Although the description above contains many specifications, these should not be construed as limiting the scope of the invention, but merely as providing illustrations of the presently preferred embodiments of the invention. Various other embodiments and ramifications are possible within its scope. For example, the material used to build the device can be of metal, plastic, vinyl, cloth, nylon, wood, synthetic, or composite. Further, the system used to provide for forward leaning support need not be limited to a single central vertical support sleeve 16, but may be provided by side support struts and the vertical support strut, which includes the hollow tubular support sleeve 16 and the ergonomic horizontal arm rest 18 do not need to be adjustable by a lock clasp 20, but may comprise one length, which is not adjustable. Also, the horizontal arm/torso support 21 need not be flat and fixed, but may be round, curved, foldable, or any other ergonomically shaped configuration. The push button adjustable rotary locking and unlocking device 14 can be configured to allow anterior and posterior movement of the hollow tubular support sleeve 16 utilizing interlocking teeth, cogs, gears, pins, friction, hydraulics, or springs.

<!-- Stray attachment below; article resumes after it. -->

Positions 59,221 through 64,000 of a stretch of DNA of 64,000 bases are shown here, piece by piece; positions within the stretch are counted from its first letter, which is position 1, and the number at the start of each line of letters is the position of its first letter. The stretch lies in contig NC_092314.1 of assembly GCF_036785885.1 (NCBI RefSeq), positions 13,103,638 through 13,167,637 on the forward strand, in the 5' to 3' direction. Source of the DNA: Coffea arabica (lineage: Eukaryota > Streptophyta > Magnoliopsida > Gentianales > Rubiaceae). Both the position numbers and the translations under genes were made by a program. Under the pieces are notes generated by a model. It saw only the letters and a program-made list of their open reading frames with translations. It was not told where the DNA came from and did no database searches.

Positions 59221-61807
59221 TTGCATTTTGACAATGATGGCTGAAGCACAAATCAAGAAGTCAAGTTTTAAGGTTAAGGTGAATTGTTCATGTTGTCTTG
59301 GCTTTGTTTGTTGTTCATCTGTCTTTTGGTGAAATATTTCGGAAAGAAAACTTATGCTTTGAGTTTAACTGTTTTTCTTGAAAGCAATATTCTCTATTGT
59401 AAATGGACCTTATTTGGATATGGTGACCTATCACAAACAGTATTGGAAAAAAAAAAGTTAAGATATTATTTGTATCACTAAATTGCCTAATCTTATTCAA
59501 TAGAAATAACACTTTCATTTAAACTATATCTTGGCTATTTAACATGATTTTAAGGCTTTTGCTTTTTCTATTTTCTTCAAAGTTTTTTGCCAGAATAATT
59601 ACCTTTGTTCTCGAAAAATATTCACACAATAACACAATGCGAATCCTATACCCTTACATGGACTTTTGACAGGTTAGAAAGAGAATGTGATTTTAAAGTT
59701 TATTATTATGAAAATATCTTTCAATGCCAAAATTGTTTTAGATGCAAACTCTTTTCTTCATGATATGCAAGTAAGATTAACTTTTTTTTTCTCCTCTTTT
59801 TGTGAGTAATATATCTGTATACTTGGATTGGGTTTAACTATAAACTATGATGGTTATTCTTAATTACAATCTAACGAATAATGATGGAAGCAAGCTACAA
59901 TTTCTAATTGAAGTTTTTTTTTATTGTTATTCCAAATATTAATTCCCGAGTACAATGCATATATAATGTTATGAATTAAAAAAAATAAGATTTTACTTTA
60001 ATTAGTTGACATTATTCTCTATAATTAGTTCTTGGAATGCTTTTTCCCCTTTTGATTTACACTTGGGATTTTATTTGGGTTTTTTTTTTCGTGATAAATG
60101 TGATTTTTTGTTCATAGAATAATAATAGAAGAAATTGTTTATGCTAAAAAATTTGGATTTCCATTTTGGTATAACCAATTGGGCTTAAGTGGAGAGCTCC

Thus the scope of the invention should be determined by the approved claims and their legal equivalents, rather than by the examples given.
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|Citing Patent||Filing date||Publication date||Applicant||Title|
|US7438302 *||Mar 6, 2006||Oct 21, 2008||Steven L. Nichols||Scooter and event forum seat|
|US8087684 *||Apr 26, 2006||Jan 3, 2012||University Of Utah Research Foundation||Wheelchair advantage mobility system|
|US9402482 *||Nov 6, 2014||Aug 2, 2016||Lowell G. Miller||Posture support system|
|US20070205570 *||Mar 6, 2006||Sep 6, 2007||Nichols Steven L||Scooter and event forum seat|
|US20090295119 *||Apr 26, 2006||Dec 3, 2009||University Of Utah Research Foundation||Wheelchair advantage mobility system|
|US20150123450 *||Nov 6, 2014||May 7, 2015||Lowell G. Miller||Posture Support System|
|U.S. Classification||297/252, 297/352, 297/230.13, 297/230.1|
|International Classification||A47D1/10, A47C7/54|
|Cooperative Classification||A47C16/00, A47C4/04, A47C7/021|
|European Classification||A47C4/04, A47C7/02A, A47C16/00|
|Apr 26, 2010||REMI||Maintenance fee reminder mailed|
|Sep 19, 2010||LAPS||Lapse for failure to pay maintenance fees|
|Nov 9, 2010||FP||Expired due to failure to pay maintenance fee|
Effective date: 20100919